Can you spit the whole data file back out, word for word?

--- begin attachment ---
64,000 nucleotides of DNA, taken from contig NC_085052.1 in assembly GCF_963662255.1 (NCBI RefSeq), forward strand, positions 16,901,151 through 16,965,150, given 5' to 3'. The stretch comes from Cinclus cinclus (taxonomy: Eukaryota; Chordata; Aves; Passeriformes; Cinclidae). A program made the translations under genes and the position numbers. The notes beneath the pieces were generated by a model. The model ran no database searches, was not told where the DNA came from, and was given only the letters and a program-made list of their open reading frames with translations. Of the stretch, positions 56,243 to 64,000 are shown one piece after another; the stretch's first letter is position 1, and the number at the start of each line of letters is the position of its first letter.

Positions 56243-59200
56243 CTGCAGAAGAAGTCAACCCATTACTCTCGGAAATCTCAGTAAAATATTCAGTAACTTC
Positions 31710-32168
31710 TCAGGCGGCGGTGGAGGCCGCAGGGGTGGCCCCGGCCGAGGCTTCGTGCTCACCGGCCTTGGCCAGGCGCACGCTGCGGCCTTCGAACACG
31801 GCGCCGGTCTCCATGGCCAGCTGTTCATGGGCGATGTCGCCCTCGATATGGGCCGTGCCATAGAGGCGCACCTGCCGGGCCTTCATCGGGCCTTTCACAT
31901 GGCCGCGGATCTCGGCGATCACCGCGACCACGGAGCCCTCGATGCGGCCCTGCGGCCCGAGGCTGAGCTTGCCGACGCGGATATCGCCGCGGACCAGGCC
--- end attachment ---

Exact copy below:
64,000 nucleotides of DNA, taken from contig NC_085052.1 in assembly GCF_963662255.1 (NCBI RefSeq), forward strand, positions 16,901,151 through 16,965,150, given 5' to 3'. The stretch comes from Cinclus cinclus (taxonomy: Eukaryota; Chordata; Aves; Passeriformes; Cinclidae). A program made the translations under genes and the position numbers. The notes beneath the pieces were generated by a model. The model ran no database searches, was not told where the DNA came from, and was given only the letters and a program-made list of their open reading frames with translations. Of the stretch, positions 56,243 to 64,000 are shown one piece after another; the stretch's first letter is position 1, and the number at the start of each line of letters is the position of its first letter.

Positions 56243-59200
56243 CTGCAGAAGAAGTCAACCCATTACTCTCGGAAATCTCAGTAAAATATTCAGTAACTTC
Positions 31710-32168
31710 TCAGGCGGCGGTGGAGGCCGCAGGGGTGGCCCCGGCCGAGGCTTCGTGCTCACCGGCCTTGGCCAGGCGCACGCTGCGGCCTTCGAACACG
31801 GCGCCGGTCTCCATGGCCAGCTGTTCATGGGCGATGTCGCCCTCGATATGGGCCGTGCCATAGAGGCGCACCTGCCGGGCCTTCATCGGGCCTTTCACAT
31901 GGCCGCGGATCTCGGCGATCACCGCGACCACGGAGCCCTCGATGCGGCCCTGCGGCCCGAGGCTGAGCTTGCCGACGCGGATATCGCCGCGGACCAGGCC